Too often, adventures in retro design end up reading like an oddball collection of visual non-sequiturs. Not at The Brig in Venice Beach, Calif., where 50 years of history are served up as deftly as apple martinis and draft beers.
Jurors commended the redesign of this venerable watering hole (circa 1948), by Los Angeles-based John Friedman Alice Kimm Architects Inc., for its sleek integration of old and new. “It’s a surreal oasis, like a David Lynch movie, a bold and refreshing experiment in texture and material,” McGowan observed. Although few traces of the original building remain (save its exterior signage and restored wall mural), the spirit of nostalgia lingers in accents such as the old-style mahogany bar and speckled terrazzo flooring, reminiscent of Rat Pack-era supper clubs. Terrazzo even engulfs the Liberace-style pink and lavender bathrooms, where vanities resembling inverted hair dryers pay homage to the beauty parlors of the Eisenhower generation.
Music notwithstanding, there’s a rhythm to the space, a flirtation between objects, such as the magnetism between a velvet-draped dj booth and the diaphanous “miniskirt” of luminous fabric surrounding the bar. Similarly, the burnished sheen of a stainless-steel table is narcissistically reflected in bent-aluminum shelving and a metallic wall of toothy linoleum.
The bar’s coup de grace, though, is its smart, empathetic answer to California’s contemporary smoking law, which prohibits patrons from lighting up inside. To avoid marginalizing the nicotine crowd, the architects engineered a 14-foot-long steel table with built-in ashtray that slides in and out of a retractable garage door. In warm weather, the garage door ascends into the ceiling, allowing table, chairs and clientele to spill out onto the front patio. In colder months, the ashtray end of the table simply slips through a custom-built mail slot in the door.
“It’s the coolest place you can go to in Venice,” Boym said. “The eclecticism doesn’t destroy the original building. Rather, it adds to its meaning.”
HOW DOES THE BAR’S DESIGN VOCABULARY SERVE AS A METAPHOR FOR THE COMMUNITY?
Venice is a diverse place socially, racially and economically. Our materials, colors and textures definitely reflect that. We thought of this as an environment of cultural inclusion and treated it as though it were a public spacemuch like an Italian piazza. There aren’t many pedestrian-friendly places in Los Angeles, but this is one of them.
DID YOU USE ANY UNORTHODOX FINISHES OR FABRICATION PROCESSES?
Some walls include a running-bond type pattern of metal and Micarta, a plastic typically used as a base for circuit boards. We also used relatively new or unknown materials such as Panelite, the honeycombed plastic, in the suspended ceiling grid. Lincrustathe molded linoleum wallpaper cladding the bathroom areaended up looking as though it were dripping wet when we painted it silver. Outside the restrooms is an acrylic flower vase suspended in a steel-framed mirror. The holes in the acrylic were bored for us by a rifle-maker.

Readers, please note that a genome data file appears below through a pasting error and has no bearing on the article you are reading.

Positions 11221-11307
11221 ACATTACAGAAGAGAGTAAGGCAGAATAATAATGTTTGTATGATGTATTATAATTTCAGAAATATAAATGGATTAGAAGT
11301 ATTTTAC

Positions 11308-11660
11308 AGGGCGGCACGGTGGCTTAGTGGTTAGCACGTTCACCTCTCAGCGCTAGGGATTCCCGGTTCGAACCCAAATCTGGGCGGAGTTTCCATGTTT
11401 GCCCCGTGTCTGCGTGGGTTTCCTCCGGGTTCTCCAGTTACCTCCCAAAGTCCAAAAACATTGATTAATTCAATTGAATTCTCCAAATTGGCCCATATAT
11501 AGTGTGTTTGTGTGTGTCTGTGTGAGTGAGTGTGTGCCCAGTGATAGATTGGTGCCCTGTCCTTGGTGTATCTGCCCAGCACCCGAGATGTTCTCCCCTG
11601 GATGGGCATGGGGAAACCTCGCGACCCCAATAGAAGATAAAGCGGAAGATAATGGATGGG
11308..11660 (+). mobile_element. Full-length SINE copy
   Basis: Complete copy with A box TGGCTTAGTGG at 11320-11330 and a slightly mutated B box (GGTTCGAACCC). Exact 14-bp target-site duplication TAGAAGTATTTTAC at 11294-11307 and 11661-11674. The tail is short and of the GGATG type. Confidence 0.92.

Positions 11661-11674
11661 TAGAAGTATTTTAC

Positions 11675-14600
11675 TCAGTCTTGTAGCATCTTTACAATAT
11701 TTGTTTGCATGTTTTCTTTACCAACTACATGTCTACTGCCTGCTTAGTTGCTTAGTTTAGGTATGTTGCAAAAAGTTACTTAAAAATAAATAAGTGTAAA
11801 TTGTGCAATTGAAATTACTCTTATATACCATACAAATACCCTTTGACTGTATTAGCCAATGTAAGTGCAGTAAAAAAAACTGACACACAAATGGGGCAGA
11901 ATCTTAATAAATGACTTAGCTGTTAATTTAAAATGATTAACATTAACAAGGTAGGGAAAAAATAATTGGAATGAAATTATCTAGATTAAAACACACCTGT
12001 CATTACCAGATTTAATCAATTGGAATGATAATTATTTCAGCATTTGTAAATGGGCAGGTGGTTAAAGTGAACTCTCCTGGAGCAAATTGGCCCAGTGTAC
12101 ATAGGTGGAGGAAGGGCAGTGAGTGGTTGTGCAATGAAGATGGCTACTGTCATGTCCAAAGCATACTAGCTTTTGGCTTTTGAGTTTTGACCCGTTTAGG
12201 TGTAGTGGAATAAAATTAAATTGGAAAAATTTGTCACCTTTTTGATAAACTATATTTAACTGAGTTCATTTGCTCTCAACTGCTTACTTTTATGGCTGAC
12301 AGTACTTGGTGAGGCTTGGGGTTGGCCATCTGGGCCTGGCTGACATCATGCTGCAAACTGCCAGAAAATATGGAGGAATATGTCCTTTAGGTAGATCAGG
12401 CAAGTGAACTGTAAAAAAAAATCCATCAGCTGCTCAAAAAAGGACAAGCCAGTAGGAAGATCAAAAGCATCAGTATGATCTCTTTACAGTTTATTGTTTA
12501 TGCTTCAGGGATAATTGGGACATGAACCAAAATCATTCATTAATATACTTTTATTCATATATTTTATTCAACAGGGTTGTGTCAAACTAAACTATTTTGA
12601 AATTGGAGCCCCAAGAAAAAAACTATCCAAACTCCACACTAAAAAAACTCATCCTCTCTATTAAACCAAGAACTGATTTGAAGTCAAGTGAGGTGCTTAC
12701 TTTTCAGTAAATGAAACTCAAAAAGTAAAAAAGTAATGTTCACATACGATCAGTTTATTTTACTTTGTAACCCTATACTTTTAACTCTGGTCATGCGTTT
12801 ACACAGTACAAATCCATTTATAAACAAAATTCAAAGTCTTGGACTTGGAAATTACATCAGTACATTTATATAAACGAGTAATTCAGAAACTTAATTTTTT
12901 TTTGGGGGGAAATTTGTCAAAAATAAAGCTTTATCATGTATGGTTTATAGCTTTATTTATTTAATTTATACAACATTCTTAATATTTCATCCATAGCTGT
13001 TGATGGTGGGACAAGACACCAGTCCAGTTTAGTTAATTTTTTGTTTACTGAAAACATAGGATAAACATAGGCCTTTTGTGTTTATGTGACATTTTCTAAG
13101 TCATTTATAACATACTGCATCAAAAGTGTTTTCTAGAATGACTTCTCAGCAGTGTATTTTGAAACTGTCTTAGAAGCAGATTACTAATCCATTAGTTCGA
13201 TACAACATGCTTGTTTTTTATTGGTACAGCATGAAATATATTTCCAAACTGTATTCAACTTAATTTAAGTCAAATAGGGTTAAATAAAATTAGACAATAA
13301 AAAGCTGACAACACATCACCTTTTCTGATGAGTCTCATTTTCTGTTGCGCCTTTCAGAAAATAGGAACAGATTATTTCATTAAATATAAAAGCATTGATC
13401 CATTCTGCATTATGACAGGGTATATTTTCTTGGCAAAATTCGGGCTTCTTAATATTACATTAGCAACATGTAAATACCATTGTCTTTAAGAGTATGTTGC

DID OTHER DESIGNERS INFLUENCE YOU?
The front of the bar has an operable window that pivots into a boxed steel frame, thus allowing smokers outside to interact with friends inside the window. The frame contains a mirror that blurs the boundary between window and wall, thereby de-materializing the entire corner. This was our crude nod to James Turrell. He did something similar 20 years ago.
THERE’S A FINE LINE BETWEEN NOSTALGIA AND KITSCH. HOW DID YOU STRIKE THAT BALANCE?
We used building materials that alluded to nostalgia, but generally avoided memorabilia (save a few hanging photos of the bar’s original owner, boxer Babe Brandelli). For example, we made the bar a dark wood, which suggests the feeling of older places, but juxtaposed it with modern materials, such as aluminum and fiberglass.
Founded in 1995 in Los Angeles, John Friedman Alice Kimm Architects has completed projects for Irolo Senior Housing in Los Angeles, Yangsan Golf Club in Korea and Club Sugar in Santa Monica, Calif. Projects currently in design or construction include a public elementary school, Hollywood restaurant, public swimming hall and several private residences. Friedman holds degrees from MIT, Oxford and Harvard, the latter of which awarded him a masters of architecture in 1990. Kimm also holds a masters of architecture from Harvard (1990), as well as a bachelor’s degree in economics from Cornell.
CLIENTS David Reiss (interior) and David Paris (exterior), Venice, Calif.
DESIGN John Friedman Alice Kimm Architects Inc., Los Angeles: John Friedman, principal in charge of design; Alice Kimm, principal; John Martin, project designer; Joel Chichowski and Dan Brunn, designers; Mike Payne, terrazzo; Art Mortimer, muralist; Nathan Zakheim, mural restorer; Ilan Dei, fiberglass stools and chairs, lounge table; Doug Farren, millwork; Ronnie Fujinami, metal fabrication; Brunswick Builders: Steve Forbes, general contractor
MATERIALS|FABRICATION plastic laminate, steel, fiberglass, paint, wood, aluminum, textiles, acrylic, concrete
HARDWARE|SOFTWARE AutoCAD, physical models, FormZ
Photocredit: Benny Chan/Fotoworks